The discourse in the aftermath of the December 16 gangrape, about 16 to 18 year-olds accused of rape ‘deserving’ to be tried as adults, has propelled the passage of the Juvenile Justice (Care and Protection of Children) Bill, 2015. However ‘heinous offences’ as defined in the legislation doesn’t merely encompass gruesome crimes such as rape and murder. Juveniles accused of counterfeiting, cheating, arson, kidnapping, causing grievous hurt, dacoity, burglary or committing theft in a building are all now liable to be tried as adults.
The Bill defines ‘heinous offences’ as those “for which the minimum punishment under the Indian Penal Code (IPC) or any other law for the time being in force is imprisonment for seven years or more.”
The Centre for Child and the Law, National Law School of India University, has compiled 21 such sections under IPC alone. It has also listed sections under other laws the juveniles can now be tried under. These include Commission of Sati (Prevention) Act, Narcotic Drugs and Psychotropic Substances (NDPS) Act, Arms Act, Unlawful Activities (Prevention) Act, Scheduled Castes and the Scheduled Tribes (Prevention of Atrocities) Act, Terrorist and Disruptive Activities (Prevention) Act, Maharashtra Control of Organised Crime Act and Food Safety and Standards Act.
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In all such cases, the Juvenile Justice Board can now refer a juvenile to a children’s court after a preliminary assessment. The children’s court, which is a sessions court, can then determine whether to subject him to the adult judicial system.
The NDPS Act, for instance, has several sections where the punishment is between 10 to 20 years in case of ‘contravention in relation to’ poppy straw, cannabis and psychotropic substances involving commercial quantity or for external dealings in certain kinds of narcotic drugs and psychotropic substances.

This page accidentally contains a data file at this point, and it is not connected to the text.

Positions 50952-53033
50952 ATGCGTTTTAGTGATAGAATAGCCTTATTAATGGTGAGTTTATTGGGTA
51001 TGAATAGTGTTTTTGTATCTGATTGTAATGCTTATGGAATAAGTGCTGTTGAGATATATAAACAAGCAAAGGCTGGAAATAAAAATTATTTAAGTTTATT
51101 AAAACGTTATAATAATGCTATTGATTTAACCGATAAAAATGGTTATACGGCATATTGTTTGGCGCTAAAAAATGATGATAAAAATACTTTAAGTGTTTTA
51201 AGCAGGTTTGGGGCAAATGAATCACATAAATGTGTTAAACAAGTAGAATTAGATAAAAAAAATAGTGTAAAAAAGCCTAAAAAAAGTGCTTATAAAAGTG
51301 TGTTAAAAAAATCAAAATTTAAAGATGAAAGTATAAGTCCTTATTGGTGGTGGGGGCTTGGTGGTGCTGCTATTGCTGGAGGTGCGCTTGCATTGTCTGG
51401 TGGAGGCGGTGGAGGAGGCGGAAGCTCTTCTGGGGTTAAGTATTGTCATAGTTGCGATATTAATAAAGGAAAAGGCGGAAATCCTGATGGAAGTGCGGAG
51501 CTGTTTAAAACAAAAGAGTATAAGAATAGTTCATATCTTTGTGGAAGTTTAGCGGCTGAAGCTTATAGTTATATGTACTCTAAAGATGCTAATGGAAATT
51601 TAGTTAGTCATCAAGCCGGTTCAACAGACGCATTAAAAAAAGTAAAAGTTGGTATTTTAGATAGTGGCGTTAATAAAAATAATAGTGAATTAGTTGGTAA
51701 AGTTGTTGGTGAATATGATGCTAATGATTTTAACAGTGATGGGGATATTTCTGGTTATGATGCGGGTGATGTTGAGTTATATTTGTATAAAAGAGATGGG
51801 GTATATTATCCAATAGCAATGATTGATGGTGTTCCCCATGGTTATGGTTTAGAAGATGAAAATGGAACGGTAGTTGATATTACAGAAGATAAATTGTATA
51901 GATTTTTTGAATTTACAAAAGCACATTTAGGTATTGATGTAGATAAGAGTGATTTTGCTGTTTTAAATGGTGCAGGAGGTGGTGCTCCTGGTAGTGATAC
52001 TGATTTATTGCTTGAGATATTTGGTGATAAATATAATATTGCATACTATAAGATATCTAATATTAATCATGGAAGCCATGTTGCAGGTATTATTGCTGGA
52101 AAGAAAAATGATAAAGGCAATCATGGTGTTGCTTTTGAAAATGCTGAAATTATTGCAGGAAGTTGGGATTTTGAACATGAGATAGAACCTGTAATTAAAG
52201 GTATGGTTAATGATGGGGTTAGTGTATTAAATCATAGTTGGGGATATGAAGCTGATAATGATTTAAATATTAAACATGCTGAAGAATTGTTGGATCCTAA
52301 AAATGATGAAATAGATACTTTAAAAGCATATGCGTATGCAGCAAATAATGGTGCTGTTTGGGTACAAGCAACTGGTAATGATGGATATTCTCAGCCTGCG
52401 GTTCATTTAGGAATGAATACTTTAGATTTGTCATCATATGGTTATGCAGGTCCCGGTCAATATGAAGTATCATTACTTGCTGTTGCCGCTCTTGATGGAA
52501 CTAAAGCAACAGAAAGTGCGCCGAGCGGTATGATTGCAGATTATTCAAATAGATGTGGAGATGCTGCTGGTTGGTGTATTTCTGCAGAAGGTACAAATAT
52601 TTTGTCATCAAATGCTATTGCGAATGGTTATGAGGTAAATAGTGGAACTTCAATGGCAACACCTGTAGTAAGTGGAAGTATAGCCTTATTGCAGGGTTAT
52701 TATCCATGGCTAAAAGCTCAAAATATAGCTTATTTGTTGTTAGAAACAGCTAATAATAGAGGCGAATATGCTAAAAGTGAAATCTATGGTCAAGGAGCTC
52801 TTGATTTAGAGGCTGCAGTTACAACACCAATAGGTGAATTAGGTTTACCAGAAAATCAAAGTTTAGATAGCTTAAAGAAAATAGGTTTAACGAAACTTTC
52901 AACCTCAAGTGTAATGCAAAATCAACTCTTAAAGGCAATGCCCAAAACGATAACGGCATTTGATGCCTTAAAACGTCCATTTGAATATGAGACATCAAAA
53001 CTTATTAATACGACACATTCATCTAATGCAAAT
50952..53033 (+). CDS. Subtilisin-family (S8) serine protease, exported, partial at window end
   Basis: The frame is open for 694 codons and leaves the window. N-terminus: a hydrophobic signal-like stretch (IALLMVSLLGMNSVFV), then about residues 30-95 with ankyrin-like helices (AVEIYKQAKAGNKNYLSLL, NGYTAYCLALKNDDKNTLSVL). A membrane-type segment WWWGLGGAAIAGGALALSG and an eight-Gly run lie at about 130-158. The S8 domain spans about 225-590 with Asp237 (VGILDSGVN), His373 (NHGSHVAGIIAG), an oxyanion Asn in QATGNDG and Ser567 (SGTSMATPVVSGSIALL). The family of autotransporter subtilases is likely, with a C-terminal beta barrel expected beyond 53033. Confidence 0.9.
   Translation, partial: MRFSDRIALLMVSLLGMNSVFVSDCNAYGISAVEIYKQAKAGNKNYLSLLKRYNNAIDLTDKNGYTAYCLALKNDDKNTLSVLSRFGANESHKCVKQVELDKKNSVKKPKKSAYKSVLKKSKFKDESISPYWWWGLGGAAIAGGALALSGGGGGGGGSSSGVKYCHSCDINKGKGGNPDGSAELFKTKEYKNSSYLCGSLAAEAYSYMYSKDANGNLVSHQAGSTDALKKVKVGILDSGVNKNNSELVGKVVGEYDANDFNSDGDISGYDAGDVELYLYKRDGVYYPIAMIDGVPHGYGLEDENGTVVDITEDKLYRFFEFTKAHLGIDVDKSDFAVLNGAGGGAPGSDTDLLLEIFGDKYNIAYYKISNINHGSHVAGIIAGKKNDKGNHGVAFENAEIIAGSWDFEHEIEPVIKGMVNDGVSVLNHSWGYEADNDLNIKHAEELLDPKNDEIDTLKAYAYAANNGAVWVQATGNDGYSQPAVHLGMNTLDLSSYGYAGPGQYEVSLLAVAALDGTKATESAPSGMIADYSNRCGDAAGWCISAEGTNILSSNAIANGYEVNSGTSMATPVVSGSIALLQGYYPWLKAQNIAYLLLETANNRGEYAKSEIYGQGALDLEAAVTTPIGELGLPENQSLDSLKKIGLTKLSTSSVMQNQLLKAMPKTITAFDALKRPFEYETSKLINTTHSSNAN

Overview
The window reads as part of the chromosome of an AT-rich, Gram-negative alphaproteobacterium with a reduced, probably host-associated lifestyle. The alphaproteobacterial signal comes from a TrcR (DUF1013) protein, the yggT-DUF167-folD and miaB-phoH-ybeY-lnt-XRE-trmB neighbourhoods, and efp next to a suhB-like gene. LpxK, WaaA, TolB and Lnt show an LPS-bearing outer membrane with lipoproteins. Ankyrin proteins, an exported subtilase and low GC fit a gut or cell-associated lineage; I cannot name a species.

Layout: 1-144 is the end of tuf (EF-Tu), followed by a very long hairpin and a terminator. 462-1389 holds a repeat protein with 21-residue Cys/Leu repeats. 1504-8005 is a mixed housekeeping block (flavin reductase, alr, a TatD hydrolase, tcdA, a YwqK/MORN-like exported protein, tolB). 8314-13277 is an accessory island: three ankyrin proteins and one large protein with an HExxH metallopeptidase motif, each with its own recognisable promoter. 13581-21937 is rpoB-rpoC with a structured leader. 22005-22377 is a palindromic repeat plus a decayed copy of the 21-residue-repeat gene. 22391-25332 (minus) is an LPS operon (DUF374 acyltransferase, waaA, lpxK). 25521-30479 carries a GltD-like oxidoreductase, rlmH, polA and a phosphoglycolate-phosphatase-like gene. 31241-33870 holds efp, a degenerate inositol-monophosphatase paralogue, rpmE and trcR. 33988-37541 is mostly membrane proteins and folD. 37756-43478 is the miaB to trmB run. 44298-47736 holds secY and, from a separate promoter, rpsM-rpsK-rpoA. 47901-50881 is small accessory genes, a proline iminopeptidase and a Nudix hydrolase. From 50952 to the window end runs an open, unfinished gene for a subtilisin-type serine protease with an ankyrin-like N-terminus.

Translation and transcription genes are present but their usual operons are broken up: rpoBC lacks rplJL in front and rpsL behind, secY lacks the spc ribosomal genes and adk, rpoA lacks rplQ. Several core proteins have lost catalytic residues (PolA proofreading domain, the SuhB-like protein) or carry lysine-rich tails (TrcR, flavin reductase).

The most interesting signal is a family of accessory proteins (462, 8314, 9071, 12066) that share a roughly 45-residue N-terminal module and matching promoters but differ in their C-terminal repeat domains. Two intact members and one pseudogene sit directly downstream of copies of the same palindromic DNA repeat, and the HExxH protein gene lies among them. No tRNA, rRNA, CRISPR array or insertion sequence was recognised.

“Juveniles can now be tried under NDPS. Theft in a building attracts seven years’ imprisonment, so does theft by a clerk or servant of property in possession of master or employer,” said Apoorva Shankar, an analyst with PRS Legislative Research.
Juveniles can be booked under IPC for ‘waging or attempting or abetting to wage war’ against the Government of India. Juvenile law expert Anant Asthana points out that trafficking, under IPC, attracts a jail term of minimum seven years.
“Several times, it is the children who are trafficked themselves or are children of commercial sex workers who get involved in trafficking,” said Asthana, adding that the law will brutalise already vulnerable juveniles. He added that in case of dowry deaths, where the entire family is booked, 16 to 18 year-olds in the family can now be booked. A juvenile, however, cannot be given death penalty or life imprisonment without the possibility of release.
In all such cases, the principle of fresh start, where all past records of any child under Juvenile Justice System should be erased, will not apply.
Experts said this and several other provisions of the Act contravene the UN Convention on the Rights of the Child that requires countries to treat all children under 18 equally. In its report submitted earlier this year, the Standing Committee on Human Resource Development said subjecting juveniles to the adult judicial system would go against several articles in the Constitution.